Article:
Media Backgrounder: Nooksack Dace Lawsuit has Widespread Implications for Endangered Species

September 10, 2009

Canada’s Species at Risk Act (SARA)

The federal Species at Risk Act (SARA), which came fully into force in 2004, is Canada’s national law to protect endangered species.

One of the main tools used in SARA to help an endangered or threatened species survive and recover is the recovery strategy. A recovery strategy is a scientific document written by experts on a species. This document reviews the biology and conservation status of the species, what it needs to survive and recover, and the threats faced by the species.  Other later documents under SARA, called action plans, provide a more detailed management plan setting out measures to achieve survival and recovery.

SARA explicitly recognizes that conserving a species’ habitat is key to its conservation. SARA requires that the habitat necessary for an endangered species’ survival or recovery (called “critical habitat”) be identified in the recovery strategy for that species “to the extent possible, based on the best available information”.

Under SARA, protection of critical habitat occurs only if that habitat is identified in a recovery strategy or action plan. Unlike recovery strategies which must meet mandatory timelines, SARA contains no time limits for action plans. Thus, failure to identify critical habitat at the recovery strategy stage risks indefinite delay in protecting that habitat.

Systemic failure to identify critical habitat in recovery strategies

More than 80% of Canada’s species at risk are endangered primarily because of habitat loss. The longer we wait to identify and protect their critical habitat, the less chance they have of surviving, let alone recovering.

In the case of the Nooksack dace, scientists on the Recovery Team mapped the location of its critical habitat and included those maps in a draft recovery strategy. However, DFO officials removed these maps from the final recovery strategy.  The Nooksack dace is just one example of a systematic failure by the federal government to identify and protect critical habitat for endangered species. Across Canada, 104 species have final recovery strategies – but only 23 have critical habitat identified in their final recovery strategies.

Nooksack dace ruling applies to numerous BC species

Justice Campbell ruled that the Department of Fisheries and Oceans has been using an unlawful policy direction. That policy directs that critical habitat should be removed from all recovery strategies for all aquatic species in BC. It appears that DFO has applied its unlawful policy to at least 20 other species in British Columbia.

Lawsuits brought or threatened by environmental groups have ensured that 3 of these 20 species have had their habitat identified (Southern and Northern resident killer whale populations, and Nooksack dace). However, 17 recovery strategies for BC species need to be re-written to identify critical habitat and comply with SARA. These 17 species are:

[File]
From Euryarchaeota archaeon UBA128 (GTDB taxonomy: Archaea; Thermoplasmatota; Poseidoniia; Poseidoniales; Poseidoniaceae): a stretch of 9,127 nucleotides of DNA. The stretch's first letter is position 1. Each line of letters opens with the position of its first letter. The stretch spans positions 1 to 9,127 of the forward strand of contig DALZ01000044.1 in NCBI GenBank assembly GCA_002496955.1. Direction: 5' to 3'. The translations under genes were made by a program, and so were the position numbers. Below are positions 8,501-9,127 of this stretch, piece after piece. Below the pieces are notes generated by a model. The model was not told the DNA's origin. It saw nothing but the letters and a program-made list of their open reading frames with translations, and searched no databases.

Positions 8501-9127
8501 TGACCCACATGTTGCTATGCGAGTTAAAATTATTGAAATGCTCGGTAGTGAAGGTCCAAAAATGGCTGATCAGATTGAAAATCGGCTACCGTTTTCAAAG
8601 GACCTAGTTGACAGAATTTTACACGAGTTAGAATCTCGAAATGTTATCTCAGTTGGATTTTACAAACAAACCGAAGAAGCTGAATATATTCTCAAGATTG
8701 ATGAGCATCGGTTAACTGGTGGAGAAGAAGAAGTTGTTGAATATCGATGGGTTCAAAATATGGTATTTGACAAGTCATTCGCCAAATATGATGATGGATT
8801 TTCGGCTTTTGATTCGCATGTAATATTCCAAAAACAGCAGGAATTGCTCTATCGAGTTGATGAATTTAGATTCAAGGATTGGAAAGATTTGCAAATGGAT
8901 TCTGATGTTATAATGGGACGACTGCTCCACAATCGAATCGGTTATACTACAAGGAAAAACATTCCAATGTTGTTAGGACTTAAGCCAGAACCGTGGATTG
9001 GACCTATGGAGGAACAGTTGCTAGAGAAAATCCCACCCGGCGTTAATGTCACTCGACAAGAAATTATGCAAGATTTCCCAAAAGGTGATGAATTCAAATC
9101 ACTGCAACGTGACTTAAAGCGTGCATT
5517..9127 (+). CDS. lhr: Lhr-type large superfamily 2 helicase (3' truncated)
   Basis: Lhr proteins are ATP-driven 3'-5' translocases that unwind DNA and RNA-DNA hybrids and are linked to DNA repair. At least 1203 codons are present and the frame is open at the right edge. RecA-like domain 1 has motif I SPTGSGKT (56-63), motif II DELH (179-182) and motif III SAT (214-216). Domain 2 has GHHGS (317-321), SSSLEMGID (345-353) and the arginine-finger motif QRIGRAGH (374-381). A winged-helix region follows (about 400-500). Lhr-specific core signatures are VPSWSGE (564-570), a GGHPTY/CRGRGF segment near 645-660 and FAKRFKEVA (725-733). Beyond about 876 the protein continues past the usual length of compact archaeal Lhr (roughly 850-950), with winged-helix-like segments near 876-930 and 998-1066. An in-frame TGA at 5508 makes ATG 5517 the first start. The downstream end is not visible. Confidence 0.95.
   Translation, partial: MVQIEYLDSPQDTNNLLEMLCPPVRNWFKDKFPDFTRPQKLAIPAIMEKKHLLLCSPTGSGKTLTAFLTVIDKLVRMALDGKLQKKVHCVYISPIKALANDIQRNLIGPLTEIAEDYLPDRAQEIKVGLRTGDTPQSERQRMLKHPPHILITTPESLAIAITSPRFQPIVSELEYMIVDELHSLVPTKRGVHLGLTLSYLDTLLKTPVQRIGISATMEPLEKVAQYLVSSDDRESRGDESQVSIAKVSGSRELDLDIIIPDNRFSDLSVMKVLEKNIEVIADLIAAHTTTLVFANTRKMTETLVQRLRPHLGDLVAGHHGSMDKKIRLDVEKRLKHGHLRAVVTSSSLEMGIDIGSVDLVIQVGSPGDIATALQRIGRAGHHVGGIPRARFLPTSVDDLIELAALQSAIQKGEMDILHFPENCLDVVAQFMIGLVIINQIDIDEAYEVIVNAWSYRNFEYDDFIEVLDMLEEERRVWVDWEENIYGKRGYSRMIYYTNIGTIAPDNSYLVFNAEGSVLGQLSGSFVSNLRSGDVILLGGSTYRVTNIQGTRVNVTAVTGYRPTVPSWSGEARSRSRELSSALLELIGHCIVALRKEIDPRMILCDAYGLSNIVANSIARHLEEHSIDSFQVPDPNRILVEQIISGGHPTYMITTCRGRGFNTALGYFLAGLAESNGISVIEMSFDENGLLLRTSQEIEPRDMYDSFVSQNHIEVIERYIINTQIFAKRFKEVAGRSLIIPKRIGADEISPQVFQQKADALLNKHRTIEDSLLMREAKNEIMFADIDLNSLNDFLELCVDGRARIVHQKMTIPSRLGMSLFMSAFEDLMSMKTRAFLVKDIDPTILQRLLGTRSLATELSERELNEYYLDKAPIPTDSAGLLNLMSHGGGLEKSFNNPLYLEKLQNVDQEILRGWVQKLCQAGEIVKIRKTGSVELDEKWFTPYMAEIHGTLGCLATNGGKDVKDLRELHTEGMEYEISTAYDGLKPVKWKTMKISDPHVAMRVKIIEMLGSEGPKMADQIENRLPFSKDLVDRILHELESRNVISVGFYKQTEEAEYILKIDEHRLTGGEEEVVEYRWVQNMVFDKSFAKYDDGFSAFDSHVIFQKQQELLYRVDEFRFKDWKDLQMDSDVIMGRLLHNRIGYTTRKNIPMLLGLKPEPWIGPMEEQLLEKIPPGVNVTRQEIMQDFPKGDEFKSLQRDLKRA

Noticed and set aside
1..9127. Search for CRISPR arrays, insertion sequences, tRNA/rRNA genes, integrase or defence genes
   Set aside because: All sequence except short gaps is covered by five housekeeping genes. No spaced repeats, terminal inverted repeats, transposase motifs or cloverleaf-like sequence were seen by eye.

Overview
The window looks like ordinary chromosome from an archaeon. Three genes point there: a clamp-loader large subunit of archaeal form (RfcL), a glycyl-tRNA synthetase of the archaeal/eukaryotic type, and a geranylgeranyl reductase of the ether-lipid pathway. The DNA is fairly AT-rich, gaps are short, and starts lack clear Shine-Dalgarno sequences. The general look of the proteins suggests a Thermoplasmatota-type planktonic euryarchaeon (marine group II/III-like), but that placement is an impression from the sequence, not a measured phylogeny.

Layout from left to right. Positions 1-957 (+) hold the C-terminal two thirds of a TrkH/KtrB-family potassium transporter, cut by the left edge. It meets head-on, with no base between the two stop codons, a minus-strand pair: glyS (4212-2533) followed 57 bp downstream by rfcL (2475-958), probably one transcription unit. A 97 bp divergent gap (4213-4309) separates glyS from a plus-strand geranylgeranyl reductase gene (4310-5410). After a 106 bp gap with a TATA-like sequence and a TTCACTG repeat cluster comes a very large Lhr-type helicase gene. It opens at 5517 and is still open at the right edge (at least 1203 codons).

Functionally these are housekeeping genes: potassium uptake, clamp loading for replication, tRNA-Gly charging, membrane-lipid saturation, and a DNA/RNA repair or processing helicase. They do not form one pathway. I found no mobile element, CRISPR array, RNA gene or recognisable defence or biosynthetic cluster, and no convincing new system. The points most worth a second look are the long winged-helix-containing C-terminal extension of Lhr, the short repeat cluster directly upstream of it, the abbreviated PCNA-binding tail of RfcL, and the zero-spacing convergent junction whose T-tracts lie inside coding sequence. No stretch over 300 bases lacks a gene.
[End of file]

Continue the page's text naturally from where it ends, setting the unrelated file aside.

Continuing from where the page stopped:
• Enos Lake Stickleback Species Pair benthic
  • Enos Lake Stickleback Species Pair limnetic
  • Paxton Lake Stickleback Species Pair benthic
  • Paxton Lake Stickleback Species Pair limnetic
  • Vananda Creek Stickleback Species Pair benthic
  • Vananda Creek Stickleback Species Pair limnetic
  • Hotwater Physa
  • Morrison Ck. Lamprey
  • Cultus Pygmy Sculpin
  • Sea Otter
  • Vancouver Lamprey
  • Blue Whale (Pacific)
  • Leatherback Turtle (Pacific)
  • Sei Whale (Pacific)
  • Fin Whale (Pacific)
  • Northern Abalone
  • Transient Killer Whale
Feds’ own report confirms our concerns

Environmental groups’ concerns are echoed by a 2006 independent review of the implementation of SARA commissioned by the federal government. This review concluded that recovery strategies were not identifying critical habitat as mandated, and warned that this failure could jeopardize the implementation of SARA. A five-year parliamentary review of the Act is now underway in Ottawa.

Facts about Nooksack dace and its habitat

The Nooksack dace is a small minnow-like fish less than 15cm long.  Nooksack dace in Canada are found only in four lowland streams in the Fraser Valley of BC.

Nooksack dace share their habitat with Cutthroat Trout, juvenile Coho Salmon, Lamprey, Sculpins, and the Salish Sucker (another endangered native fish).

Habitat loss is the key threat to survival for the Nooksack dace.

The Committee on the Status of Endangered Wildlife in Canada (COSEWIC), Canada’s official national body responsible for assessing species at risk, wrote in 1996 in its Status Report on the Nooksack Dace: “…, habitat suitable for adult Nooksack Dace will continue to decrease and the species probably will go extinct in Canada in the next one or two decades. … Habitat loss through human disturbance is the greatest threat facing the Nooksack Dace in British Columbia. Housing developments, shopping malls and industrial parks are replacing fields and wooded areas in the range of this species at a dizzying pace. … The shrinking Canadian [Nooksack dace] populations are sandwiched between a deteriorating environment upstream and unsuitable habitat downstream.”